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View Poll Results: If you lived in Scotland how would you vote on Referendum day?

Voters
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  • Yes for independence

    245 80.86%
  • No to keep the Union

    52 17.16%
  • I wouldn't vote

    6 1.98%
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Thread: Will 2014 be the year of Independence for Scotland?

  1. #1
    Politics.ie Member redneck's Avatar
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    Default Will 2014 be the year of Independence for Scotland?

    Well the big date in politics next year is 18/09/2014. This is the day of the referendum to decide on whether or not Scotland will stay in the Uk. Basically it is a vote Yes for Independence (albeit limited) and No to stay in the Union.
    I think the vote will be really close. I'm inclined to think it will be rejected. But time is on the side of the SNP. If it is rejected in 2014 sooner or later it will be accepted imho.
    Together we can make Scotland better. | Scottish National Party
    Lets keep Dublin litter free- Coinnigh Atha Cliatha glán

  2. #2
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    The polls are not that encouraging for the yes side:
    Scottish independence: Yes campaigners heartened by poll - The Scotsman

    35 v 43%
    Or 37 v 47%

  3. #3

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    I expect it to be a vote to remain in the UK, by about 2:1.
    Repeal the 27th.

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    no,the big day next year will be the eu elections when ukip will attain massive gains. the French rightwing party also.that will change uk politics.how the scot react will be interesting but I doubt they will choose to go it alone into an eu that will be shown to be increasingly disliked..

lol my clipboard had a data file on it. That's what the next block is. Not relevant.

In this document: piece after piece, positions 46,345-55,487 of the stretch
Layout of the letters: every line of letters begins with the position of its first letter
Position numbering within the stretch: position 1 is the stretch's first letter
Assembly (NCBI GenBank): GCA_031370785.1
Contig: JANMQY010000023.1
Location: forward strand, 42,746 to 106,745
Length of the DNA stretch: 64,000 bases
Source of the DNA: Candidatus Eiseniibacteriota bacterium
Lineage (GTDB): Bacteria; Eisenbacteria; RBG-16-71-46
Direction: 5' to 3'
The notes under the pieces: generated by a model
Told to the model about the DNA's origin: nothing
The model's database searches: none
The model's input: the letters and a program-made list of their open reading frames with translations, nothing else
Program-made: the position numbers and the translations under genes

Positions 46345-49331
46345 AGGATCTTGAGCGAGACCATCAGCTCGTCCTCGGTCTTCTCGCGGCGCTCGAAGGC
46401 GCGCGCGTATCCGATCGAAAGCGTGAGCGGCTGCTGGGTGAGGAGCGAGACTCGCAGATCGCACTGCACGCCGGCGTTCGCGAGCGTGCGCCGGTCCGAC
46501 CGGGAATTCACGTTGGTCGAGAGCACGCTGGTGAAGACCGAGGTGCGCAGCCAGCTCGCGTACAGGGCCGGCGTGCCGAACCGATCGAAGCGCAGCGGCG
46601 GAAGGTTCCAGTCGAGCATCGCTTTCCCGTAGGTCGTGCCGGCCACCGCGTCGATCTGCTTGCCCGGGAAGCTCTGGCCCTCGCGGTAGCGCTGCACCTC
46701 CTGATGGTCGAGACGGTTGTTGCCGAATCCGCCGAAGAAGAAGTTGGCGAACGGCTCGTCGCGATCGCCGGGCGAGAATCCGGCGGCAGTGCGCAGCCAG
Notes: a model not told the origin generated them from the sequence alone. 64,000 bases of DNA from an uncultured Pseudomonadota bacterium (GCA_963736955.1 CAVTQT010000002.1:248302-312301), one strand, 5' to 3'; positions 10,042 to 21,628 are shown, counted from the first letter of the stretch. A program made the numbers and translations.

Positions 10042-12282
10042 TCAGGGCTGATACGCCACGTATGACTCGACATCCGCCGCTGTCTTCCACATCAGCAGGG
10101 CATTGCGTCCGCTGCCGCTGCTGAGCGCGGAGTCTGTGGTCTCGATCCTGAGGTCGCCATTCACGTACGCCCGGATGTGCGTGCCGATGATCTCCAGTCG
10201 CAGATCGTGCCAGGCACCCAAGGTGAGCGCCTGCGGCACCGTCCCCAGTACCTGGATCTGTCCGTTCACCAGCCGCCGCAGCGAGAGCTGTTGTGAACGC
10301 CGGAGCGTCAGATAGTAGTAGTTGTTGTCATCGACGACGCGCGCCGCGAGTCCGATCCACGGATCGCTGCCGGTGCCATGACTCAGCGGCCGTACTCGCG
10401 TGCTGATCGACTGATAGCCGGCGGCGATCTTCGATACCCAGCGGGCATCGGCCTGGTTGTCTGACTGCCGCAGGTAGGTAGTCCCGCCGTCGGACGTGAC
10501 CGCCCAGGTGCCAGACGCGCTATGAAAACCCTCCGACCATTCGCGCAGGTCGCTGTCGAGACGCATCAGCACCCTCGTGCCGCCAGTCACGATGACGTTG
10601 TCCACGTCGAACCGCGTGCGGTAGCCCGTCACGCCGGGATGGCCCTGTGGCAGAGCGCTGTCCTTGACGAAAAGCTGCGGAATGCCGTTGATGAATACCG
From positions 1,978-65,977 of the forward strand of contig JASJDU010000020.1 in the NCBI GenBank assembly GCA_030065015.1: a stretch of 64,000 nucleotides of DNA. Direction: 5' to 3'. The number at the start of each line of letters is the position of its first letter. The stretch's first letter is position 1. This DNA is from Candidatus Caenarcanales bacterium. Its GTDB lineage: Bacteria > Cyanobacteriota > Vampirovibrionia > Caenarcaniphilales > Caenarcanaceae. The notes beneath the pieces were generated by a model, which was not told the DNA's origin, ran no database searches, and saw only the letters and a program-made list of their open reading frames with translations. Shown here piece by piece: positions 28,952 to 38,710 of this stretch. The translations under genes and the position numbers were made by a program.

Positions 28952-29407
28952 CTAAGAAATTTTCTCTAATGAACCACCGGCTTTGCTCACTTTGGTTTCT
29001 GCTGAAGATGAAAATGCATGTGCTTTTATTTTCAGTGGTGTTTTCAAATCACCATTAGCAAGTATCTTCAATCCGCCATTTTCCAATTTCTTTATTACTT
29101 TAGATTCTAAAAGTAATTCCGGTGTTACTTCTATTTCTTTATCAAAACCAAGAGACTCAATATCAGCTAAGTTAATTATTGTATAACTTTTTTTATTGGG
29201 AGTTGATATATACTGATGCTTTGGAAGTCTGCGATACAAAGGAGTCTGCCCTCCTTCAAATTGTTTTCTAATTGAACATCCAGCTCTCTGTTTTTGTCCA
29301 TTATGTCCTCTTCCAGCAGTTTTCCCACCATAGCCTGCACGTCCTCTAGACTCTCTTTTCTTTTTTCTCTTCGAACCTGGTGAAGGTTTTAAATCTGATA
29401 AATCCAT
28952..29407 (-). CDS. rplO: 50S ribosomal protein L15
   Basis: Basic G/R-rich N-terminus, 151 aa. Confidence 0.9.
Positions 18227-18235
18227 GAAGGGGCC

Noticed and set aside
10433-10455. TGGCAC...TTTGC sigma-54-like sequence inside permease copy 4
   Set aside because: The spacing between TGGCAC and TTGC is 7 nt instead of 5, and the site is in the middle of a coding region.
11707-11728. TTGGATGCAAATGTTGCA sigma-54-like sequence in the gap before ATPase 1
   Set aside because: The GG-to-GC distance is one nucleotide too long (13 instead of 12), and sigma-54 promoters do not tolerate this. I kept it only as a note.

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    Politics.ie Member Eire1976's Avatar
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    Quote Originally Posted by redneck View Post
    Well the big date in politics next year is 18/09/2014. This is the day of the referendum to decide on whether or not Scotland will stay in the Uk. Basically it is a vote Yes for Independence (albeit limited) and No to stay in the Union.
    I think the vote will be really close. I'm inclined to think it will be rejected. But time is on the side of the SNP. If it is rejected in 2014 sooner or later it will be accepted imho.
    Together we can make Scotland better. | Scottish National Party
    The majority of Scots are well and truly brainwashed that liberty comes at a terrible price.

    They have had the spirit of freedom destroyed by all the freebies where the same government charges English people for things they allow the Scots to have for free.

  6. #6
    Politics.ie Member Sync's Avatar
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    The core problem is that we're close to the date and the "Yes" side still haven't defined what a yes vote will result in. What currency will be used, will they be in the EU, what interest rate will there be, what will their military look like etc etc.

    Simply saying "Oh we'll use British pound" when the people who run the British Pound say No won't work. Simply saying "Oh we'll still be in the EU" when the EU haven't said that will be so won't work.

    These are big questions that, once you strip away the emotional element, need to be answered before an educated person can vote Yes.
    I'm living in America, and in America, you're on your own. America's not a country. It's just a business. Now f***ing pay me.

  7. #7
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    No.
    "In [Ireland] a wife is regarded as a chattel, just as a thoroughbred mare or cow." Mr Justice Butler in the Irish courts. 'Traditional Marriage' in the 1970s.